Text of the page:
A charity is calling for the laws on cohabitation and fault-based divorce to change after new figures reveal that the rate of divorce among all couples is on the rise.
The figures show that the rate of divorce rose by 5.8 per cent last year – the first increase since 2010. Of the 106,959 total divorces in 2016, the average age of divorcees rose to 46 for men and 44 for women, while the average duration of marriages ending in divorce was 12 years.
The figures, however, are still far lower than their recent peak of 2003. Family charity Resolution says “this is almost certainly due” to the rise in the number of cohabiting couples – the fastest growing family type in the UK.
Nigel Shepherd, Chair of Resolution, said: “Yet despite this, there is still little or no legal protection for cohabitants should they separate. What’s more, many are living together while still believing there is such a thing as common-law marriage in this country and that as a result they have rights – there isn’t and they don’t. Action needs to be taken to change this.”
Resolution also highlights the fact that tens of thousands of married couples are discouraged by the current system from taking a “non-confrontational” approach to divorce.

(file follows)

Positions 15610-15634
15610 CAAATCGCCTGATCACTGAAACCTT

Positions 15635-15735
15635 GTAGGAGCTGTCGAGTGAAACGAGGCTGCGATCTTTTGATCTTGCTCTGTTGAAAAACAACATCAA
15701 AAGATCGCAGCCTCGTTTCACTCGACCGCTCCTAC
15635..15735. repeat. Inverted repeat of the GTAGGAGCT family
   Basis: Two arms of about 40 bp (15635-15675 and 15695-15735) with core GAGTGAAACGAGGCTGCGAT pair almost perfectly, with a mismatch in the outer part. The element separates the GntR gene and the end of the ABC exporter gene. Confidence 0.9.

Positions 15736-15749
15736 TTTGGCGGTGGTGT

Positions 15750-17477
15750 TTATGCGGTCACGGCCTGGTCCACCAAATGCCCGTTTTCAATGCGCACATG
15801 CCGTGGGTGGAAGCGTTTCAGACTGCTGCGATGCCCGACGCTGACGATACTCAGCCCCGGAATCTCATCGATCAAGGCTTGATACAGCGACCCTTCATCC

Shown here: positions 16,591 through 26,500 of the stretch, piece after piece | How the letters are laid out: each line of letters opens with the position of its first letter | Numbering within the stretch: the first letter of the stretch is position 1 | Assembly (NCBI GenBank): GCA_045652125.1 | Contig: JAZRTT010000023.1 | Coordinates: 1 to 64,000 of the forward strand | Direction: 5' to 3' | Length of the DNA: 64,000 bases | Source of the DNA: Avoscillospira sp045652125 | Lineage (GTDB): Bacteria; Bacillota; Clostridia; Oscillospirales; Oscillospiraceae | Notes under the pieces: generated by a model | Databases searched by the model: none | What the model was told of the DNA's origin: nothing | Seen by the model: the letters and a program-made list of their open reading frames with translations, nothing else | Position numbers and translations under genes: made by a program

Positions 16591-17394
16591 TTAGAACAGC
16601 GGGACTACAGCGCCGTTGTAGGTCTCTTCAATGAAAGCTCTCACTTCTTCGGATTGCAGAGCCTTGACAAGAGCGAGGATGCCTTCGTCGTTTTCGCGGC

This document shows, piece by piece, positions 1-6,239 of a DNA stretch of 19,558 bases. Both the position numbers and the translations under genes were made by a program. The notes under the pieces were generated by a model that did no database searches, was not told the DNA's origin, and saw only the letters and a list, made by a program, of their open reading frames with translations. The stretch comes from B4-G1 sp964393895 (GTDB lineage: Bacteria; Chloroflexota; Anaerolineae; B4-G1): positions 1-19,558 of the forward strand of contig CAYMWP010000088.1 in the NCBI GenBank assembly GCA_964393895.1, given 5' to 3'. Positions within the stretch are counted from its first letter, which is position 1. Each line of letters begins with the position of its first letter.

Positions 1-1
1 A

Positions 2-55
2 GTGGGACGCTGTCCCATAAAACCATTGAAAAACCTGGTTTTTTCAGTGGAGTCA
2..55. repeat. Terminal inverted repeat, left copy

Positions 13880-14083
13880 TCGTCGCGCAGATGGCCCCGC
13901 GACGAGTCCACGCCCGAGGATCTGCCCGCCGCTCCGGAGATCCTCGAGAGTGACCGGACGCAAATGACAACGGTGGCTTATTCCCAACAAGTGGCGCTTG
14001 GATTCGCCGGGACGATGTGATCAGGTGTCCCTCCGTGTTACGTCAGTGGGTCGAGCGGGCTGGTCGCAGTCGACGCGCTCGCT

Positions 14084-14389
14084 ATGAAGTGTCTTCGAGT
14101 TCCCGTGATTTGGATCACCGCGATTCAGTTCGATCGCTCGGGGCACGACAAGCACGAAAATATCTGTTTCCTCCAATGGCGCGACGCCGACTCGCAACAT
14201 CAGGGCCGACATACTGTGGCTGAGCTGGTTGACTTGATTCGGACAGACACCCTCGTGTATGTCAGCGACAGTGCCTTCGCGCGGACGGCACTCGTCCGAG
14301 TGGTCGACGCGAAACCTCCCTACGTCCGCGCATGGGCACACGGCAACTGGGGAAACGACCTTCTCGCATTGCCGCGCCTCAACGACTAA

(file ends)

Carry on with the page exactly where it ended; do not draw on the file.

For many separating couples, it said, the need to apportion blame on the divorce petition can introduce “unnecessary conflict” – which may add to the stress to the family as a whole.
“For decades, ‘unreasonable behaviour’ has been the most common reason for divorce among opposite-sex couples, yet many are forced into playing this ‘blame game’ by our archaic divorce laws,” said Mr Shepherd.
“That’s why we have repeatedly called on government to legislate for no-fault divorce, and will continue to do so. This call is echoed by senior legal figures, such as Baroness Hale, the President of the Supreme Court, and Sir Paul Coleridge, the Chair of the Marriage Foundation.
“In the face of such overwhelming support, and with the Supreme Court due next Spring to hear the appeal of Mrs Owens, whose divorce has been denied because of the current law, the government needs to listen and take action.
“It’s time to make no-fault the default.”